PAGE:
In "I Think Continually of Those Who Were Truly Great," what is the connotative meaning of grave, and how does it impact the poem?
In terms of connotative and denonative meanings, how does the word grave have connotative implications in addition to its primary denonation? How does it impact the poem?
The second stanza of "I Think Continually of Those Who Were Truly Great" has a change of tone from the first stanza, becoming more somber, whereas stanza one is more celebratory with "suns / Endless and singing." The word "grave" thus appropriately appears in line five of this second stanza.
Lines four and five are interesting for several reasons. First, line four breaks with the rules of English grammar in ways that aren't accounted for by metaphor and other literary devices, such as the personification of line five. Line four says "in the morning simple light." This, as it stands, is grammatically meaningless--which is not to say it is poetically meaningless. To convey grammatical meaning in English the line needs to read "in the morning's simple light," as a possessive, or "in the mourning simple light," with "morning" replaced by a homonym. This rhyming scheme of playing with sounds and homonym meaning sets the stage for the upcoming connotative and denotative play on the word "grave" in line five.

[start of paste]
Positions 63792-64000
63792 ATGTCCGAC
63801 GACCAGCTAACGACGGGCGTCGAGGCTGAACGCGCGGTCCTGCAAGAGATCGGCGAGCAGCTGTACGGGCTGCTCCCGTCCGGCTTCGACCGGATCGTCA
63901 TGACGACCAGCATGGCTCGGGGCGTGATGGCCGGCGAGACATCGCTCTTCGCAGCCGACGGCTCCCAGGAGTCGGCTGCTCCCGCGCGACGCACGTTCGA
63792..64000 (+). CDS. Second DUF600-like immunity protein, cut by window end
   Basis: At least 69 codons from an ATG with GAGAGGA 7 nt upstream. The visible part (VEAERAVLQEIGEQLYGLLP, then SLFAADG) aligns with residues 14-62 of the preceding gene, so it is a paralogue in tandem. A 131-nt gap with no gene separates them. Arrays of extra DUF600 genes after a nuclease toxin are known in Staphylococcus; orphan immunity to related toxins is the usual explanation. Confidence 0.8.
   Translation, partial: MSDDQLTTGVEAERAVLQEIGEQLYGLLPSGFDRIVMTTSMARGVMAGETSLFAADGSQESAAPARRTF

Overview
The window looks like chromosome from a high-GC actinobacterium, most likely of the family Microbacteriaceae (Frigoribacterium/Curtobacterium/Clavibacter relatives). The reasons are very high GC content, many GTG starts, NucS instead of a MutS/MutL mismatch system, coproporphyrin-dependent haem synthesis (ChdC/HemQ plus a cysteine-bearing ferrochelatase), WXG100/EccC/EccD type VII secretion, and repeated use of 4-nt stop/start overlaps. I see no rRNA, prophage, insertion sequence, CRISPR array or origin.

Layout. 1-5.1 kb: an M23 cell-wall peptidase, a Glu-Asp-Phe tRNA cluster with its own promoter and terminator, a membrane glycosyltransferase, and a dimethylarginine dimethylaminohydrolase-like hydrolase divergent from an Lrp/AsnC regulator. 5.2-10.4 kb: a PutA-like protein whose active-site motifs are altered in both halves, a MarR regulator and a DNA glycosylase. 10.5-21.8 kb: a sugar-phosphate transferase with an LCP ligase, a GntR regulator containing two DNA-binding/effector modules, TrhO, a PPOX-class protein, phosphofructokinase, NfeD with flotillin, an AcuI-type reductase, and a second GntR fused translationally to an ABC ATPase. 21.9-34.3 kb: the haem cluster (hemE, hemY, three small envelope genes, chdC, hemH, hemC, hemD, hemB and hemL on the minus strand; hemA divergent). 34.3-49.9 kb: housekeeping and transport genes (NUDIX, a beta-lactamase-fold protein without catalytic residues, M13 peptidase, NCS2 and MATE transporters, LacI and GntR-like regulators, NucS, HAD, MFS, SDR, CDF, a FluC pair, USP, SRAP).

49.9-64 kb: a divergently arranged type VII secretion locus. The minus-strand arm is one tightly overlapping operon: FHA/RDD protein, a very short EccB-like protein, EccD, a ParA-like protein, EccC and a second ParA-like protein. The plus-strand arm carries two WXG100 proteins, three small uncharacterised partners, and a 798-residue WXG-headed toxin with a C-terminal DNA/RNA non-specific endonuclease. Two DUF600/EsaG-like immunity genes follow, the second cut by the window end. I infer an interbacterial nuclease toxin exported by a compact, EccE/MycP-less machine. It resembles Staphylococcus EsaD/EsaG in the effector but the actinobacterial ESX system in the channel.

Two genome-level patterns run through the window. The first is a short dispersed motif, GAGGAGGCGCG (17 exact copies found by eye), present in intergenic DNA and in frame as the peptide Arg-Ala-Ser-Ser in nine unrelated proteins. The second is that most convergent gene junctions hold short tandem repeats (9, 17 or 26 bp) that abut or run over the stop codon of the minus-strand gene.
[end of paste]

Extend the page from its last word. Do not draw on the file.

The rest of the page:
In line five, "grave" is used in a noun phrase as an adjective for the noun "evening." As an adjective, "grave" has the denotative meaning of slow, somber, serious. So the phrase has the denotative meaning picturing evening as a slow, somber, serious time of day.
When joined with "morning simple light" of the preceding line, the connotative meaning of "grave" becomes clear and a decided funerial meaning and tone emerge: At the end of the great life, the light of the sun of greatness fades to a simple, subdued light of mourning (like an early morning's simple light) and the somber evening of life demands the acknowledgement of love for the great one facing the grave.
So the denotative meaning of the adjective "grave" suggests other connotative meanings to paint a visual and emotional image of death and loss--a tightening of the chest with the end of greatness.